Anyway, here are the key changes. First, the minimum salary threshold will rise from $455 to $970 a week or, from $23,660 a year to $50,440 for 2016. That is more than double the present threshold. Also, the Highly Compensated Employee Exemption annual salary threshold will jump from $100,000 to $122,148. (While there was a lot of public comment — and protest–when the DOL first issued the proposed rules last year, it appears that very little if anything has changed since then.) On what did the DOL base these specific numbers? According to the DOL, the $970 a week is the 40th percentile of weekly earnings for full-time employees in 2016, and the $122,148 is in the 90th percentile of annual earnings for full-time employees in 2016. Anything else? Yep. The rules set “a mechanism for automatically updating the salary and compensation levels going forward to ensure that they will continue to provide a useful and effective test for exemption.” In other words, these threshold amounts will automatically increase each year.Oh, and discretionary bonuses do not count toward the salary threshold. Is there any good news? Maybe. The DOL — for now–has left the duties test intact, though it did invite public comment on that issue.
When will these rules take effect? It could happen as early as June or July. The OMB’s usual timeframe for reviewing these types of rules is 4 to 6 weeks, sometimes it takes longer. If the OMB gets the rules out of review by May 16, then Congress has 60 days to review them and issue a resolution disapproving them. The President can, of course, veto the resolution, which Congress 30 days to override. For example if the OMB concludes review by April 30, Congress has until June 30 to issue a resolution. If it were to so by June 30 and if the President vetos it before Congress adjourns for the summer in mid-July, it might have to call emergency sessions to try to override the President’s veto. Assuming it is unable to do so, the rules would go into effect somewhere between early August and after Labor Day. If the timeframe stretches longer, it could be the latter part of 2016–unless Congress can either override the Presidential veto or pass recently introduced legislation overriding these rules — and can override the likely Presidential veto there too. You get the idea, it’s probably going to happen. The real question is how much time do you all have and what can you do to prepare?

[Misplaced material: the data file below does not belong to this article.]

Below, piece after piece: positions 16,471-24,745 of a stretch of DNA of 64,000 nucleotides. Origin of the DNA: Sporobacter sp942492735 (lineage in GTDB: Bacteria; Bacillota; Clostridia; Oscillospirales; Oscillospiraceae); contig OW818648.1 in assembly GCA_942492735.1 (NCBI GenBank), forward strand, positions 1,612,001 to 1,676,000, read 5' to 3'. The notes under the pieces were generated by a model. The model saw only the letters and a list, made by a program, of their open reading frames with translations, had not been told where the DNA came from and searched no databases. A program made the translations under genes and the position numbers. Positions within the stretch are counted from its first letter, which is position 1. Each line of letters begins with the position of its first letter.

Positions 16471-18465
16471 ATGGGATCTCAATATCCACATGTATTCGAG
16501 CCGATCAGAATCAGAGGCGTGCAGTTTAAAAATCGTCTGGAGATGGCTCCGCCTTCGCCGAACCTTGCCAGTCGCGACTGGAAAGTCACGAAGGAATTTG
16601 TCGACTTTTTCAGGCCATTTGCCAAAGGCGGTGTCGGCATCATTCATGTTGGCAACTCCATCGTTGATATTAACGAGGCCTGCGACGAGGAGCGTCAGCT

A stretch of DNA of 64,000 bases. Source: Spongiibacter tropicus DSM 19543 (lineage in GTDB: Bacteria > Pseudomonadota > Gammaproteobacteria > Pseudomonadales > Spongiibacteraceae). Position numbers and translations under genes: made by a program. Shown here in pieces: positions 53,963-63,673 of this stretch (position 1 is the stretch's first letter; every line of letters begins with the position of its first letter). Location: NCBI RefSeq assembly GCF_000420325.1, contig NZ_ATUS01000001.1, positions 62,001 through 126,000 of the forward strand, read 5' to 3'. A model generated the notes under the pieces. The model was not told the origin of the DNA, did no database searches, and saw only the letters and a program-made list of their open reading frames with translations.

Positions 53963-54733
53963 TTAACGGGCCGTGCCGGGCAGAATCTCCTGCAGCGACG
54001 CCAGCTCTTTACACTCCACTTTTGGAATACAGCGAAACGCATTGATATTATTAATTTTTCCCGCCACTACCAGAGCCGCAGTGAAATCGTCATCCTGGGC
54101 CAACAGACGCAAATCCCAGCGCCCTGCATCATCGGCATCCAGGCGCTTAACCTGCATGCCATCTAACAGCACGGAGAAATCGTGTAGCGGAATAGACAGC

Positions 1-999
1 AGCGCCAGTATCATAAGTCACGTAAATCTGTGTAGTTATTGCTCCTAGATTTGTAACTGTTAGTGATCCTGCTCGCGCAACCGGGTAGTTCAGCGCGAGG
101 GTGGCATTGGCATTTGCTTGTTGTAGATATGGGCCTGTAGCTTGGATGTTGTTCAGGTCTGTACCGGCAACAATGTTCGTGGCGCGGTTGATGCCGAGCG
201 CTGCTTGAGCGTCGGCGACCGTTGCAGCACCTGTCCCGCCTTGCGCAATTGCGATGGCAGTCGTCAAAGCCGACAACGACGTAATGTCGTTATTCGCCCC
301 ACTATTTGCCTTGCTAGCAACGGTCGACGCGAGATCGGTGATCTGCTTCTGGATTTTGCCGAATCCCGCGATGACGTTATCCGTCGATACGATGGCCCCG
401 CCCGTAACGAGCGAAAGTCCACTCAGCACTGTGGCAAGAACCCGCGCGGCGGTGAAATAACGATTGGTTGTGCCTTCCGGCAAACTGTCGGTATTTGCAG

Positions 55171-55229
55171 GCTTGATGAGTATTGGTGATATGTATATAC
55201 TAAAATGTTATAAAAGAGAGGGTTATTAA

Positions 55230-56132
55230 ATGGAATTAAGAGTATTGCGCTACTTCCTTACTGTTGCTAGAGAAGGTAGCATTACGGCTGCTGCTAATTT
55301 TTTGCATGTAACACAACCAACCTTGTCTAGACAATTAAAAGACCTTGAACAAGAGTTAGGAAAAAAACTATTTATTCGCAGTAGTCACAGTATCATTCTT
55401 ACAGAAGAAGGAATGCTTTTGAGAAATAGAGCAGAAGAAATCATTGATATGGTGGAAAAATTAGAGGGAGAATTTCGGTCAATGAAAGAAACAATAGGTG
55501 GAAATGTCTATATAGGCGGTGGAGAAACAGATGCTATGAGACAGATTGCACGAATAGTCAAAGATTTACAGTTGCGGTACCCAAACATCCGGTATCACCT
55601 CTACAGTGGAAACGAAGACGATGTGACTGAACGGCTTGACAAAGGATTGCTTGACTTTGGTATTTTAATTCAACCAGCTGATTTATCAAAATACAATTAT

Here are some steps you might want to consider:
- If you currently have any exempt employees hovering at that $50,440 threshold, you might want to give them raises now, and annually, to ensure that they stay exempt.
- For those of your employees who are currently classified as exempt but not earning anywhere near the threshold, you can either re-classify them and use the same mechanisms for them that you already use to track your currently non-exempt employees’ time– and control their overtime.
- Review and tighten up your overtime policies and your employee classifications to make sure everyone is correctly classified.
- Review and tighten up your current practices for keeping track of time worked and your record keeping. In other words, you might want to schedule a wage and hour check-up!
OK, let’s leave the DOL and FLSA for a bit and come back next week to our friends at the NLRB and see what the latest word is on social media policies, shall we? See you then!
Disclaimer: Contents of this post are for educational/informational purposes only, are not legal advice, and do not create an attorney-client relationship. Consult with competent employment counsel in the state(s) in which you employ people with your specific questions.